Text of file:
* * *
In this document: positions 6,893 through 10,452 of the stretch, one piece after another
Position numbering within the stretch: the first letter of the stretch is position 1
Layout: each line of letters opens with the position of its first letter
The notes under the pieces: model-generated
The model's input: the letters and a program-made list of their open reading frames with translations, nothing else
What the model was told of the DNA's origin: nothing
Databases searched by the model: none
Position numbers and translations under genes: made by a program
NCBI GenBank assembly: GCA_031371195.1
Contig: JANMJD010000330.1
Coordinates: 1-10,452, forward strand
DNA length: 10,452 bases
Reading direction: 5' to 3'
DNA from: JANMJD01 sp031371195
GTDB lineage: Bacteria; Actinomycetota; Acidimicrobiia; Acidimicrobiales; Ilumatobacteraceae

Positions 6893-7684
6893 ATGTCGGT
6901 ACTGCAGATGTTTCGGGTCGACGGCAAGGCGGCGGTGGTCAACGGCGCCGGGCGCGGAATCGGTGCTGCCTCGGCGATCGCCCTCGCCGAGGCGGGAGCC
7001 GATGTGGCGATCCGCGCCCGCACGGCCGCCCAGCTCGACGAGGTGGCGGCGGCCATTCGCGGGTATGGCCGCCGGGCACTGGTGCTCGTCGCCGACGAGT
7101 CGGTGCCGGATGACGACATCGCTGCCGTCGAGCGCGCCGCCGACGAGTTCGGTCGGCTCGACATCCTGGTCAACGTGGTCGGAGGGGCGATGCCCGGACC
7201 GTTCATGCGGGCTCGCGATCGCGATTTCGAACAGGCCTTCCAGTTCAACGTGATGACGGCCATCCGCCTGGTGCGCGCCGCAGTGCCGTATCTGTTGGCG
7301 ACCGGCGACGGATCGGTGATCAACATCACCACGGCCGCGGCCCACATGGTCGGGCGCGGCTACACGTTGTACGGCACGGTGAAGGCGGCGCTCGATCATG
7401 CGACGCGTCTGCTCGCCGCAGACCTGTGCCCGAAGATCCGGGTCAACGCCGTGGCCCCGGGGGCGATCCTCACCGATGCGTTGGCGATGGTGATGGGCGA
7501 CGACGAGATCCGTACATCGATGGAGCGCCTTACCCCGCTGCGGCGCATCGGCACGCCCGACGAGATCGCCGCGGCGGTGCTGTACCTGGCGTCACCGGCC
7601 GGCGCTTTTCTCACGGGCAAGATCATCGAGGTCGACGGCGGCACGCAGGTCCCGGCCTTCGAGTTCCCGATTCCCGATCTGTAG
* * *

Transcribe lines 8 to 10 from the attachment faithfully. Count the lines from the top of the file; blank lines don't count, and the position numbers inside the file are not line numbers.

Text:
Position numbers and translations under genes: made by a program
NCBI GenBank assembly: GCA_031371195.1
Contig: JANMJD010000330.1